Tag Archives: crisis

Leading in a Crisis Part 2: Taking Action – David Falzani, SMF President

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If a crisis hits your company, clear thinking and decisive leadership is essential take your team through the ensuing storm.

As you’ll have read in our previous blog post on this topic, preparation is vital to ensuring that your organisation can deal with a crisis effectively. With a thorough risk assessment and management strategy in place, you’ll already have a good idea of how a crisis would impact your operations, and a plan deal with the issues. So, when that crisis hits, what’s next?

Face the music
When crisis hits, your first instinct might be to cover your own back. Self-preservation is a natural reaction in circumstances like these, but unfortunately, that’s not going to get you nor your organisation out of the woods. Before anything else, you may need to swallow some hard truths.

These might include your own role in the crisis – if you’re leading your company, then you no doubt exert a large influence on how the crisis affects your organisation and any solutions to it. You should consider yourself as one of the first figures who needs to make sacrifices if any tough choices need to be made.

After that, it’s important to develop a consensus on the causes of the crisis. This is vital, as no long-term solutions can really be implemented unless you know what the underlying problems really are.

Transparency is vital here. Quick fixes and concealment are not a way out, and will only exacerbate the crisis and make things worse.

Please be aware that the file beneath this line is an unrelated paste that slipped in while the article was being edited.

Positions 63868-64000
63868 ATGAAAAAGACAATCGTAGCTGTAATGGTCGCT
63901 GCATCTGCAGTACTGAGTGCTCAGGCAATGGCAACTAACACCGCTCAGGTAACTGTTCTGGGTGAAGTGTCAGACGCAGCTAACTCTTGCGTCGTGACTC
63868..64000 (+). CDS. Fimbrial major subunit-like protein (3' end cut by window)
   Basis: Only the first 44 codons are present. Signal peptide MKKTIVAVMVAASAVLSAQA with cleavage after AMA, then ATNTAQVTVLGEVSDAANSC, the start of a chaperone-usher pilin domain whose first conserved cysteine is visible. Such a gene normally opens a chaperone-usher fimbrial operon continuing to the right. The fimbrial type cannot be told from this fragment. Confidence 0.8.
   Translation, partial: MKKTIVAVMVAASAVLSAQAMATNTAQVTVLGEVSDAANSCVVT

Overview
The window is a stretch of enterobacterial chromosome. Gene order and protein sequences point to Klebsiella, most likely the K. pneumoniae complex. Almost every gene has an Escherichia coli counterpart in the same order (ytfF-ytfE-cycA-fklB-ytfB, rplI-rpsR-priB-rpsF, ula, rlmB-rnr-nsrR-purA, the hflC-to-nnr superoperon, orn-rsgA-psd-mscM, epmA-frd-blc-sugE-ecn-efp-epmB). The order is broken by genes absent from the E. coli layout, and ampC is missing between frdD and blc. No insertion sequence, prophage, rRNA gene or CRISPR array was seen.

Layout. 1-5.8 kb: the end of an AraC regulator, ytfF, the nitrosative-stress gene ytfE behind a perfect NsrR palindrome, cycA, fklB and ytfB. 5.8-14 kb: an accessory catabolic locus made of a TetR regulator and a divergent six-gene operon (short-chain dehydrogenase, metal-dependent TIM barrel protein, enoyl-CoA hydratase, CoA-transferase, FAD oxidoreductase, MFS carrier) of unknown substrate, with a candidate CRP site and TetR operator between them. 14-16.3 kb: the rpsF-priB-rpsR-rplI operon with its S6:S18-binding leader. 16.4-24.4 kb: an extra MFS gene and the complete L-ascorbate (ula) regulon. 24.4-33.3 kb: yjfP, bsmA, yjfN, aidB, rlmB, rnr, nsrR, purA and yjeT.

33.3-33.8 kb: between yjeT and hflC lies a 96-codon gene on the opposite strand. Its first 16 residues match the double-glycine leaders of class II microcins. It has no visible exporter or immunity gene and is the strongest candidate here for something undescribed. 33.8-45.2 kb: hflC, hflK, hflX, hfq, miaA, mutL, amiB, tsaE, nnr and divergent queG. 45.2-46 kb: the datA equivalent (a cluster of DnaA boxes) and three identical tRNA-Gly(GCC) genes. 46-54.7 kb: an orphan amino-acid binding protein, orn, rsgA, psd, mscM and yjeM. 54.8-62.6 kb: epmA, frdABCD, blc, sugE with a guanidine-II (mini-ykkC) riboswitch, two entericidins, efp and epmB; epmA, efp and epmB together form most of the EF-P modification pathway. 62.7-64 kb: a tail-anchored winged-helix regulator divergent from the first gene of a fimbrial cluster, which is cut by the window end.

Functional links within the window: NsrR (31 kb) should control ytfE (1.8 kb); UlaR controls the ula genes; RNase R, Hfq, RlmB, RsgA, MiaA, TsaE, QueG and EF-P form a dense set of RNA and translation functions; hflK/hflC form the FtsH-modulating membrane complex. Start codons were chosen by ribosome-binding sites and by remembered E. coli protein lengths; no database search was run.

All hands on deck
As we previously discussed, any risk management strategies should be communicated transparently and openly with your organisation’s stakeholders; and ultimately to the public as the media will inevitably report on the crisis.

Crisis can create a lot of uncertainty and fear among stakeholders, but particularly employees who will be worrying about their job security. If you didn’t involve them in risk management before the crisis hit, as is the ideal, now is the time to do exactly that.

First of all, your employees need certain reassurances. If redundancies have been deemed necessary because of the situation (for example, if an economic crisis requires cost-saving measures to be made), then this needs to be a part of your crisis consultations with the
other members of your organisation. The potential impacts of any planned changes must be outlined in full – in particular, if redundancies will be necessary or if there is any possibilities for employee redeployment.

As a crisis will affect your whole organisation, it is vital that you involve the whole organisation in the dialogue aimed at resolving it. Consultations should take place with employees and, if present, unions. Giving employees clarity and reassurances about the
situation will make your organisation more likely to weather the storm. There’s been more than one company that’s hit a survivable crisis but found it lost a key portion of its top talent, perhaps those who find it easiest to get a new job, through a lack of clear consultation.

Furthermore, as crises often call for new, creative ways of thinking and problem-solving, a
company-wide dialogue could potentially produce new solutions and answers at an uncertain time. These cannot be implemented without the help of staff.

Fight your way out
Think of a crisis not just as a disaster, but an opportunity for change. A crisis might actually empower you to make important changes to the company – changes that may have stalled in the past, but can now be implemented in the name of crisis management.

Indeed, many companies saw the 2008 financial crash as a business opportunity. Take Dan Simon’s piece in Forbes, How to turn a financial crisis into a business opportunity: “During this turbulent period we managed to grow the company into a major player in financial PR and open successful offices in New York, Los Angeles, Singapore and Sydney.”

Calmer Waters
Keeping a level head and turning the tables to your advantage can help the organisation emerge from the crisis not only intact, but more successful and efficient than before.

Click to read part 1 of Leading in a Crisis.


Leading in a Crisis Part 1: Preparation – David Falzani, SMF President